Such a rule prevents a "gotcha" system where a picture or piece of text has no CMI near it but the plaintiff relies on a general copyright notice buried elsewhere on the website. For the purposes of this motion, the Court need not determine exactly how close the CMI must be to the work to pass muster under the DMCA. However, as a matter of law, if a general copyright notice appears on an entirely different webpage than the work at issue, then that CMI is not "conveyed" with the work and no claim will lie under the DMCA. PKI cannot base a DMCA claim on Defendants' general copyright notices placed elsewhere on the site.
Opinion at p. 17. While PKI requests that the Court strike the entire section quoted above, PKI particularly objects to the last two sentences, and to the holding that copyright notices appearing on an entirely different webpage than the work at issue are not CMI as to the work because they are not information "conveyed" with the work.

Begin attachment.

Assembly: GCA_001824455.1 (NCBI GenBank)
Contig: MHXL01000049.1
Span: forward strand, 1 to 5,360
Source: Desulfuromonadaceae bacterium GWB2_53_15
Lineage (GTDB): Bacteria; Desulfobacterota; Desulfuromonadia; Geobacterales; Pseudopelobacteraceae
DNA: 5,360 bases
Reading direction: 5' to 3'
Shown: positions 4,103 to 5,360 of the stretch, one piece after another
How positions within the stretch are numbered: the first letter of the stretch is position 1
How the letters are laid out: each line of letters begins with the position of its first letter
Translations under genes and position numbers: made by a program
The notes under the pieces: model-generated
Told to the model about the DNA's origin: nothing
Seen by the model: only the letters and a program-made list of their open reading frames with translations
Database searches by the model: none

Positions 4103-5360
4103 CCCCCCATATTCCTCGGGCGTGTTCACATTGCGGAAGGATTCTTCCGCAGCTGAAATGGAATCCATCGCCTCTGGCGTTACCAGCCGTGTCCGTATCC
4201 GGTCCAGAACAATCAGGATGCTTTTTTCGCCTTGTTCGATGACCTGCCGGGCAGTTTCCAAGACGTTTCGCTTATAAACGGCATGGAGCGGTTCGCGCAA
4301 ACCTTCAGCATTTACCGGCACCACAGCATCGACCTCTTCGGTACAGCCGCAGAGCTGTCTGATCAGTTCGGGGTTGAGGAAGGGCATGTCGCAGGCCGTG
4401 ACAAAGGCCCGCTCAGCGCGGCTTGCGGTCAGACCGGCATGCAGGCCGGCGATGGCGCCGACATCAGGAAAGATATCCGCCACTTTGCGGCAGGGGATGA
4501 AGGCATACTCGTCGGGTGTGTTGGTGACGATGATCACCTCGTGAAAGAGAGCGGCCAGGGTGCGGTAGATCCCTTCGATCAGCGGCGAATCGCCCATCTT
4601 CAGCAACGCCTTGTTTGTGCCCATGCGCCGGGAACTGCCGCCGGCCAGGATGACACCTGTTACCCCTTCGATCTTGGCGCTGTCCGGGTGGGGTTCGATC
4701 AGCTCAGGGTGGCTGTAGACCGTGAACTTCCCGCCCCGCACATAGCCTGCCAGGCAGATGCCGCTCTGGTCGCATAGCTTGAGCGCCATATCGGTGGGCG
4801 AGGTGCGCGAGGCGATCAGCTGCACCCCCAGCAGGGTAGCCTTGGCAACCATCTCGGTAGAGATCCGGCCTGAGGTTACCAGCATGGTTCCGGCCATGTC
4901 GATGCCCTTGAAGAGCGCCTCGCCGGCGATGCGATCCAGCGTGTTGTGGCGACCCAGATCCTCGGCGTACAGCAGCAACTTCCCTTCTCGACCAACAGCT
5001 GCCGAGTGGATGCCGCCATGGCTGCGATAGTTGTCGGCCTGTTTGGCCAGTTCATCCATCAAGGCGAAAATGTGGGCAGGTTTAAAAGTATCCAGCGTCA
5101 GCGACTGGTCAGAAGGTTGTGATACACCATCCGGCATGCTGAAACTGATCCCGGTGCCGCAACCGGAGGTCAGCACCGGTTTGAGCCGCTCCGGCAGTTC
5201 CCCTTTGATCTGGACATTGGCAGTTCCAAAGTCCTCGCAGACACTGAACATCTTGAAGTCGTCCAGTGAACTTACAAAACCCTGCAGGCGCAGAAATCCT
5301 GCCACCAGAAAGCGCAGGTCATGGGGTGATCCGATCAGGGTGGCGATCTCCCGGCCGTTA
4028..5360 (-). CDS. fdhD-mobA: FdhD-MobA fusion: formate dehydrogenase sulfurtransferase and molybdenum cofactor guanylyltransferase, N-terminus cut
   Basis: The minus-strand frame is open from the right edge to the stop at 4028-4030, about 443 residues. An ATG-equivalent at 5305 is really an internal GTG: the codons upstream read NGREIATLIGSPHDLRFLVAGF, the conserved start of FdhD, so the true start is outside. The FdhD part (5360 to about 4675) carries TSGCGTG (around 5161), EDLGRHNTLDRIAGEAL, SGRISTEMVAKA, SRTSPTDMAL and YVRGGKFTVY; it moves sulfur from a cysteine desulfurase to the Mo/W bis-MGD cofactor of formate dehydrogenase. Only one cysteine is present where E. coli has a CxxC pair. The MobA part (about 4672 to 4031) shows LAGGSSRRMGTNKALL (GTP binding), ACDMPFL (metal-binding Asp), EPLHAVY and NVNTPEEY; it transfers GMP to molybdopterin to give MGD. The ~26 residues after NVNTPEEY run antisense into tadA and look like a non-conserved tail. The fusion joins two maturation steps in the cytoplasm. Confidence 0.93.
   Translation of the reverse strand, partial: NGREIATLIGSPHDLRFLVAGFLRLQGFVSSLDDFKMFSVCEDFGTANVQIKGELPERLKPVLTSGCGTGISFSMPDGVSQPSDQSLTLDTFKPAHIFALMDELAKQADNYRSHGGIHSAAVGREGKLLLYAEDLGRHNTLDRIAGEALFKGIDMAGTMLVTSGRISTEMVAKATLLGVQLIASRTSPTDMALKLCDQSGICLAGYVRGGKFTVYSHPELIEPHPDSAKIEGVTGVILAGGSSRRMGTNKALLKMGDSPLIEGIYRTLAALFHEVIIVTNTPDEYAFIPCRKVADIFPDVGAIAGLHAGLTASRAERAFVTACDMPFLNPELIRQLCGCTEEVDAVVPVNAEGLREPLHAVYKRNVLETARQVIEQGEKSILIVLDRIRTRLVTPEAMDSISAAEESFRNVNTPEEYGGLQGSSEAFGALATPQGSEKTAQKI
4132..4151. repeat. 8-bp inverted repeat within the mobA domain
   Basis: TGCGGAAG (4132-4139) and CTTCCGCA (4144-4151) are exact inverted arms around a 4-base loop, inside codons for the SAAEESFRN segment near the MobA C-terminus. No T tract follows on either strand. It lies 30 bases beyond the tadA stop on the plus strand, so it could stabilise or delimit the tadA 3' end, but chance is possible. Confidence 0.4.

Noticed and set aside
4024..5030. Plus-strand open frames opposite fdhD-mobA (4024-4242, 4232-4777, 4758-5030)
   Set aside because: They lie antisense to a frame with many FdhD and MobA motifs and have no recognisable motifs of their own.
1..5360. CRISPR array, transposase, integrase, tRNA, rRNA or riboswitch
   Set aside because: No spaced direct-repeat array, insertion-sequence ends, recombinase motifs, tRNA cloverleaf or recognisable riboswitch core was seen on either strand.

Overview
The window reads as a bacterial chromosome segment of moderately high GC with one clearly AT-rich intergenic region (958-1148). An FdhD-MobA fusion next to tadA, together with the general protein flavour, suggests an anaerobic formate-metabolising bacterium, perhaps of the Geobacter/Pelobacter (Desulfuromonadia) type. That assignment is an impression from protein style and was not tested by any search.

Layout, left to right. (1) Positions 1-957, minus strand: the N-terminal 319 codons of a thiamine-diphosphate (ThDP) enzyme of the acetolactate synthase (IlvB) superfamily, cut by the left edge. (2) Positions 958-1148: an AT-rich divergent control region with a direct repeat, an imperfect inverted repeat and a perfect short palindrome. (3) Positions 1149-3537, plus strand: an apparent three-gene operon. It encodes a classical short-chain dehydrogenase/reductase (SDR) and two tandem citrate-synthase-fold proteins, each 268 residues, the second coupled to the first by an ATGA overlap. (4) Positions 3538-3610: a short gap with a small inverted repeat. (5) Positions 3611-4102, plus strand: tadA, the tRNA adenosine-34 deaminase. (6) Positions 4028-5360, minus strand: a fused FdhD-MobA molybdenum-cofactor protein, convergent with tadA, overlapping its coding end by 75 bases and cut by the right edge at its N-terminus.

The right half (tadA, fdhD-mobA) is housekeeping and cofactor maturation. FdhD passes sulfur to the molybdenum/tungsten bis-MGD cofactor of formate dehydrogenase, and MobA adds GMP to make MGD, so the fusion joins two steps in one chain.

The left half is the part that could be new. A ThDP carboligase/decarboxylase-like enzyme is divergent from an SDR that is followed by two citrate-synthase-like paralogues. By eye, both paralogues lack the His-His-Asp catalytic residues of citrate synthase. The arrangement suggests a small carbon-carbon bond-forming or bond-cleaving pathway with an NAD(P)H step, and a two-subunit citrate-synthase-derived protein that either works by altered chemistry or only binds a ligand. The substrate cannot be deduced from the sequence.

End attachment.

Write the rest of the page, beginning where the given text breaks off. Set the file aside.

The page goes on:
"A district court may reconsider a prior decision when there has been a significant change in the law or facts since the parties presented the issue to the court, when the court misunderstands a party's arguments, or when the court overreaches by deciding an issue not properly before it." United States v. Ligas, 549 F.3d 497, 502 (7th Cir. 2008), citing Bank of Waunakee v. Rochester Cheese Sales, Inc., 906 F.2d 1185, 1191 (7th Cir. 1990). PKI does not claim new law or new facts; rather, PKI alleges that the Court overreached by deciding the scope of "conveyance" at the pleadings stage, rather than awaiting summary judgment.